An influx of foreign capital is prompting drastic measures by fast-growing emerging economies that are moving to stem capital inflows to keep their exports competitive and currencies in check.
A move to choke off the flow of so-called "hot money" into countries such as India, Indonesia and South Korea would cool the possibility of asset bubbles in domestic real estate and equity markets. But it would also widen an already gaping trade imbalance between major Western nations and Asia's emerging market countries.
Brazil yesterday closed a loophole that had allowed investors to sidestep a 2-per-cent tax on foreign investment in equities and bonds. That followed Taiwan's decision earlier this month to ban foreigners from buying fixed-term deposits.
"I think this is going to be one of the big trends in Asia ... There is a very strong risk that other countries start to jump on the bandwagon and try these things out," Richard Kelly, a senior economist at TD Securities Inc., said in an interview.
Record low interest rates in the United States and Europe have sparked a surge of capital into hot emerging markets as investors chase higher yields.
However, the speculative flows have put upward pressure on many emerging-market currencies, which could hurt their crucial export sectors. Brazil's real, for example, has gained about 36 per cent against the U.S. dollar this year.
Most emerging-market countries have tried to manage the issue by intervening in currency markets to keep a lid on their rising currencies. Now there are concerns policy makers will choose the short-term benefits of limiting foreign capital inflows rather than allowing a rebalancing of trade flows that would come with increased foreign investment and appreciating currencies.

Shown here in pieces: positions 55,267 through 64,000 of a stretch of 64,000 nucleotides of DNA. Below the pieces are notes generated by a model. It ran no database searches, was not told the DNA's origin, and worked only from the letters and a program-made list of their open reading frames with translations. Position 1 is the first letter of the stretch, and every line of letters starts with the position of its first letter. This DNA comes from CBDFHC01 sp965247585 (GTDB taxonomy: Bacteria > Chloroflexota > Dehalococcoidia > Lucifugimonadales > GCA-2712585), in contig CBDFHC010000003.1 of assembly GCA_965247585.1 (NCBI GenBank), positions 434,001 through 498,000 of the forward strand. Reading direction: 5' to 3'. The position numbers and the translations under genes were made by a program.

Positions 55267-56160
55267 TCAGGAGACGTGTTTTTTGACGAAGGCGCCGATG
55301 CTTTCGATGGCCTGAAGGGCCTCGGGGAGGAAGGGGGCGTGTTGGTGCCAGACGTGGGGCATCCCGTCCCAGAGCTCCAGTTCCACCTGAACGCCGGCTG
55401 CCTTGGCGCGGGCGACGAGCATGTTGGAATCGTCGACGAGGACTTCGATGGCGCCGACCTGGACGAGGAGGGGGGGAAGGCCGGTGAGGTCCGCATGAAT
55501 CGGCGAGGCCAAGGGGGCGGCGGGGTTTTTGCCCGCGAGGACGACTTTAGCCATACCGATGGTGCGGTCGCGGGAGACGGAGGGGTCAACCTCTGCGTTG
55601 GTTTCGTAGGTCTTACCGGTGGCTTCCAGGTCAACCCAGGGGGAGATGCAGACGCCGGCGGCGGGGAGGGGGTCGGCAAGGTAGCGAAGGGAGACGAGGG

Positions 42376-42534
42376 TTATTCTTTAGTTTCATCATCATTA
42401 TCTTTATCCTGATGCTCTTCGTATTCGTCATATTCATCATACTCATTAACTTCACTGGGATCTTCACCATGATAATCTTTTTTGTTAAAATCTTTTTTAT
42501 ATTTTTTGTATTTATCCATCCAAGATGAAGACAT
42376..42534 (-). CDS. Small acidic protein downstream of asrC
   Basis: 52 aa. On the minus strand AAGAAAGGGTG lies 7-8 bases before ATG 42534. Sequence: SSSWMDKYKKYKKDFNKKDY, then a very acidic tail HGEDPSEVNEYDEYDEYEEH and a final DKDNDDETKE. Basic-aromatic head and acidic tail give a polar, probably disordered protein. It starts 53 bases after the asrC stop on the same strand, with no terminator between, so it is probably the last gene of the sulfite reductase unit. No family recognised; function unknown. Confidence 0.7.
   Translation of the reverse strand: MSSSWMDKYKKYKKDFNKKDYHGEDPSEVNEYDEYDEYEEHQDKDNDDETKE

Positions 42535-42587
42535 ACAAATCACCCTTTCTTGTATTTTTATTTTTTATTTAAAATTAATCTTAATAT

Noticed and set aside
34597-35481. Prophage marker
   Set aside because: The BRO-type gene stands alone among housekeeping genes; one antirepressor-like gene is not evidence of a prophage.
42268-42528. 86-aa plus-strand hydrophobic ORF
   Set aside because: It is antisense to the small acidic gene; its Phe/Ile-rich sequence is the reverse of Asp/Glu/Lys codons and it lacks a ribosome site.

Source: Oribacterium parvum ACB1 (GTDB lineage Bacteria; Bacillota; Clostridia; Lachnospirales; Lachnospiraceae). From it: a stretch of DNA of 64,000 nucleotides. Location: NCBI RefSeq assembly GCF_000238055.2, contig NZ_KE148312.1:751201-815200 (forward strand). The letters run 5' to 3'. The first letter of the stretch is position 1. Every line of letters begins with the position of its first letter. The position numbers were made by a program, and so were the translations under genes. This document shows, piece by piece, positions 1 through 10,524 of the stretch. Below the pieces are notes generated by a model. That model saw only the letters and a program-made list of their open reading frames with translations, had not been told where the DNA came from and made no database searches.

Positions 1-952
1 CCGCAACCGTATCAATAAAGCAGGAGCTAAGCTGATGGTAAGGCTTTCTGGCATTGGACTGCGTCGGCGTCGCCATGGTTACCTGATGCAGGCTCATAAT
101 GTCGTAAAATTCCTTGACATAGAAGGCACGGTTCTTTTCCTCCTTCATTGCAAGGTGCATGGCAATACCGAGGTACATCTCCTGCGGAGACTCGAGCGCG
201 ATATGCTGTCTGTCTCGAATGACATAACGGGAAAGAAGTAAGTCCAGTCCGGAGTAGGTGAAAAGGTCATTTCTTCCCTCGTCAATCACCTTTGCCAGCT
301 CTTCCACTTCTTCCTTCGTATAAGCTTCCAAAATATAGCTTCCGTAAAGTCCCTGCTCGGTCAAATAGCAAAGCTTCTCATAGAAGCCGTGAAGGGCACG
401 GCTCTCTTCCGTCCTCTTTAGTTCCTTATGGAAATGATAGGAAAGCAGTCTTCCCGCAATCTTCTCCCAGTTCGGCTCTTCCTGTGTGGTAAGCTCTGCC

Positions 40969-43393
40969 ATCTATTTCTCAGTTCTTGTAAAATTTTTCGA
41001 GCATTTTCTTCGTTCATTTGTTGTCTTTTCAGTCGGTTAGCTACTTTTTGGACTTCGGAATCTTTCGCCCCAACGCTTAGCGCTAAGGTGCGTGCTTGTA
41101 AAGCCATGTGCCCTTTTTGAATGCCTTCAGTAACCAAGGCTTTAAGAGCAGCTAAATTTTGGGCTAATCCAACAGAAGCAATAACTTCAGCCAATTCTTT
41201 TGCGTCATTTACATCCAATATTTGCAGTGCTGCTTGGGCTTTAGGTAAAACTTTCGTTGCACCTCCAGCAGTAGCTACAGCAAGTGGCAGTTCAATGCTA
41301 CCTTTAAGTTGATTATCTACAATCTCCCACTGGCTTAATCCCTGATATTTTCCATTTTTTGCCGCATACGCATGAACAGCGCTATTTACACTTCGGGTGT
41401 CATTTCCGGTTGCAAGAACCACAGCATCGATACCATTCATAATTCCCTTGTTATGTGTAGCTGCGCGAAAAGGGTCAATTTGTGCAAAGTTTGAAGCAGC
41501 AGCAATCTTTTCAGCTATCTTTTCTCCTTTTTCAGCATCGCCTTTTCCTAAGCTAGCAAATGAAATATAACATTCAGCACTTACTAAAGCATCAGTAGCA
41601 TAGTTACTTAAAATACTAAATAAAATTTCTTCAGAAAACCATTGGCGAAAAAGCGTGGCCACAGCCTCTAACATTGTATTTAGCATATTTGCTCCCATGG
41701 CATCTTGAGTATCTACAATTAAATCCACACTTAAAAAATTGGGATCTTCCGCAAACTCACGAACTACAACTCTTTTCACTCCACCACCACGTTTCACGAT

"You are talking about a few billion people all going through this development process at the same time, and all behind these currency protections and export-led growth. It's raising a lot of concerns. I think this is definitely something we're going to see a lot more emerging markets take on," Mr. Kelly said.
Indeed, Indonesia, whose fast-growing economy has attracted massive foreign investment leading to a 17-per-cent rise in its currency against the greenback this year, said yesterday it is considering steps to reduce capital inflows.
The Indonesian rupiah fell sharply against the U.S. dollar after Darmin Nasution, the senior deputy governor of Bank Indonesia, said the central bank was "seriously" studying curbing foreign ownership of Indonesian debt.
In India yesterday, the rupee came under pressure against the U.S. dollar despite Finance Secretary Ashok Chawla denying a newspaper report that the government was set to restrict foreign borrowing by Indian companies. Foreign investors have plowed more than $15-billion (U.S.) into Indian equity markets this year, helping spark a 75-per-cent increase in India's benchmark index. However, Mr. Chawla played down any immediate threat from capital inflows. "As of now it is not a concern. As the situation evolves we will see what needs to be done," he said.
Asia's developing economies could come under pressure to reduce the flow of foreign capital if China does not follow through on hints it will allow its currency, the yuan, to appreciate against the U.S. dollar next year, said Erik Nilsson, senior international economist at Bank of Nova Scotia.
"If we go deep into 2010 without some adjustment [from China]that is going to create some strain for the rest of Asia," he said.